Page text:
Oracle still does, and it probably won't ever change because it would break far too much software if they did. In Oracle's defense, most languages have extremely poor or non-existent support for nullable character strings, and so this decision tends to make working with Oracle easier in some respects.
In particular, you really don't want to index the "no relationship" values of an optional foreign key. Like an empty email address, for example. To accomplish this in most databases, you have to convert email addresses that are empty strings to nulls when inserting data into the database, and then convert nulls back to empty strings when you are done.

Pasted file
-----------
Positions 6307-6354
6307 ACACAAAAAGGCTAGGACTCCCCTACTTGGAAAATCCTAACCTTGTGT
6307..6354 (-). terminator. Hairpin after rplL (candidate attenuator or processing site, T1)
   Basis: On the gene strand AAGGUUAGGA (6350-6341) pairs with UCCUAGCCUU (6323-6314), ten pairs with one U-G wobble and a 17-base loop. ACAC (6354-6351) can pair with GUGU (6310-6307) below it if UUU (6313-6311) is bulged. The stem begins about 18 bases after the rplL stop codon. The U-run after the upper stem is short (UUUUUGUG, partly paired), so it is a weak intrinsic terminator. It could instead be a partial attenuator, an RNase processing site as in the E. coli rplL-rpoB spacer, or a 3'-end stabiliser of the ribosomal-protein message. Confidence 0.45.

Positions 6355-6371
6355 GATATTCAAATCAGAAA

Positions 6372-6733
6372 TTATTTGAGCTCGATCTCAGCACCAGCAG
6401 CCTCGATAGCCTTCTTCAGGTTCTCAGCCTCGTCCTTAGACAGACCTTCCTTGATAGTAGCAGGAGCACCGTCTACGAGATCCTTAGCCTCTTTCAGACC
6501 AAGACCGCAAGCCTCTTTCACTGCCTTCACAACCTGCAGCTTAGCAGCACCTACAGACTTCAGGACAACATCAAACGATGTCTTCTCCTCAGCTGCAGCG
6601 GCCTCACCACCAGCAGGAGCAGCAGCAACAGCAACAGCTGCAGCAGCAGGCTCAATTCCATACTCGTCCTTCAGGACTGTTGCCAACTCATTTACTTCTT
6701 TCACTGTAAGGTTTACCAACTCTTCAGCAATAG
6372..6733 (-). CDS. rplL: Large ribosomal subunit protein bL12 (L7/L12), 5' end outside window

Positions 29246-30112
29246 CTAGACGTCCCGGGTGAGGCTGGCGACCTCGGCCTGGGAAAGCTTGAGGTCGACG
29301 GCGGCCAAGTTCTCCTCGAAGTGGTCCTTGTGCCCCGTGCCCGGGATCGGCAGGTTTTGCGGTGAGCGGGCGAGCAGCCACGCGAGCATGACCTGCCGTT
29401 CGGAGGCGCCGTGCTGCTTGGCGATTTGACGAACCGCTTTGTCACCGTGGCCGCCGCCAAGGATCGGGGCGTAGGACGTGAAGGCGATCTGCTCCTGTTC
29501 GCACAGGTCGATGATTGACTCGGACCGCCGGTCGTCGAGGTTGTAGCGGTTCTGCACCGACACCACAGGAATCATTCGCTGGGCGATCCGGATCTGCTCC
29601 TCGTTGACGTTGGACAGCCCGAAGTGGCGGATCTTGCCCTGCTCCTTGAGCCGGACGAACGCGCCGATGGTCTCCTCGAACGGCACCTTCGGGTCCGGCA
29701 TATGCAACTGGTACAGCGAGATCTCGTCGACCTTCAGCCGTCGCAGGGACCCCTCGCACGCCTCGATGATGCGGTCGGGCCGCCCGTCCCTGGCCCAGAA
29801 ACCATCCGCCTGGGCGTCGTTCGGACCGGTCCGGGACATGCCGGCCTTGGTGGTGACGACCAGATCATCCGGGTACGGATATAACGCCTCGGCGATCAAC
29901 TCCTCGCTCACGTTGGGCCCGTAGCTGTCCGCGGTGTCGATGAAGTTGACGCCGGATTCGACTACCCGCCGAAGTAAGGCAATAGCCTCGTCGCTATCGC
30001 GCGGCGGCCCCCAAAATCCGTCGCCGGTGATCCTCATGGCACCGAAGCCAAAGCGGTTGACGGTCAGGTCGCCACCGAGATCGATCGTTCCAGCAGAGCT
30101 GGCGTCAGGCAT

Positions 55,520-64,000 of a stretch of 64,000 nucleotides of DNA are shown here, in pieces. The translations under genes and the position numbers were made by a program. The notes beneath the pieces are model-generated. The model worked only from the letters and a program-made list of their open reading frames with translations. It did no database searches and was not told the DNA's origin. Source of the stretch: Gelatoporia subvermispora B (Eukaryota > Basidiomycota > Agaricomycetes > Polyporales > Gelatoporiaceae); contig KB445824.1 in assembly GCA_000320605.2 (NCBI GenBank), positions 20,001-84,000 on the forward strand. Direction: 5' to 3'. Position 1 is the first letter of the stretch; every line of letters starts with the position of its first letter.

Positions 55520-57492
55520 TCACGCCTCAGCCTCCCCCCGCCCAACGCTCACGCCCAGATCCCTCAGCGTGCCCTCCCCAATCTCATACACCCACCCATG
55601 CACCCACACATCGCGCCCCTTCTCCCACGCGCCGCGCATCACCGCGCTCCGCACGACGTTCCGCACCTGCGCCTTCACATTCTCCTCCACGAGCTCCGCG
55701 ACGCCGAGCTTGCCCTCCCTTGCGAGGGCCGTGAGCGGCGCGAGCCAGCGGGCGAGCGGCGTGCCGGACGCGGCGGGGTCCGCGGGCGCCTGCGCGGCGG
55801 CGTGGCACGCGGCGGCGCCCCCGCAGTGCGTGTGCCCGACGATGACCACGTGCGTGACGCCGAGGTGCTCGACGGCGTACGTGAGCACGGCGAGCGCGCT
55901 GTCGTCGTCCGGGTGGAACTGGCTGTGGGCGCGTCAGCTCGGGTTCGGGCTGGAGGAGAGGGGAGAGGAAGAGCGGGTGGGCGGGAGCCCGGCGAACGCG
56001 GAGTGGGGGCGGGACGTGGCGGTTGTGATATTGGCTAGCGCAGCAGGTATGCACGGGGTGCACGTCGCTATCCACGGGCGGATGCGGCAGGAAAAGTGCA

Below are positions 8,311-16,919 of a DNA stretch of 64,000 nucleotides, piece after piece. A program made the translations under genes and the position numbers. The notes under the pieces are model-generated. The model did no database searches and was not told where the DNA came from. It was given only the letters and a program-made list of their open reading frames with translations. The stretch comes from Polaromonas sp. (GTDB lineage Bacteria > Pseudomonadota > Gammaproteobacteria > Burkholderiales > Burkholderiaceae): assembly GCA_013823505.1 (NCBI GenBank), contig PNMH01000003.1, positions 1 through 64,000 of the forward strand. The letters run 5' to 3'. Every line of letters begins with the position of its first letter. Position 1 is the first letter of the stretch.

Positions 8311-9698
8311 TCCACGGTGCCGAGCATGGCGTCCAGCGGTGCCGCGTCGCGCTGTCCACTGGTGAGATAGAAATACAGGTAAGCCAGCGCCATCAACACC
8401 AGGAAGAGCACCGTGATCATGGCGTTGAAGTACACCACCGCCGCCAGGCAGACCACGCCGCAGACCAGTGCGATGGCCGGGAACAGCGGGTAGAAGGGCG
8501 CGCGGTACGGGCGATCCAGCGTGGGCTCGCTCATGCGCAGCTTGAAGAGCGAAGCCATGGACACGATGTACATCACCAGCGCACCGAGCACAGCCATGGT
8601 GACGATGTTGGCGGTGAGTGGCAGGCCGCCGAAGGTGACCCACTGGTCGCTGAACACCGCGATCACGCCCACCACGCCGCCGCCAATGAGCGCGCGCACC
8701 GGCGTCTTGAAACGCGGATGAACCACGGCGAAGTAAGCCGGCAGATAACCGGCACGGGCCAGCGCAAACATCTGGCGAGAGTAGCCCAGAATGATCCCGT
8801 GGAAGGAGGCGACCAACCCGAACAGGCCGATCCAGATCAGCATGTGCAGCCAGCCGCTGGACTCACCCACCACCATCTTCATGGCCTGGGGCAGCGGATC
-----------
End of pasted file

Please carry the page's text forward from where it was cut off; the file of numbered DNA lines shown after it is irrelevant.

Personally, I wouldn't even like to use a database that distinguished between nulls and empty strings unless there was a convenient facility to do just that.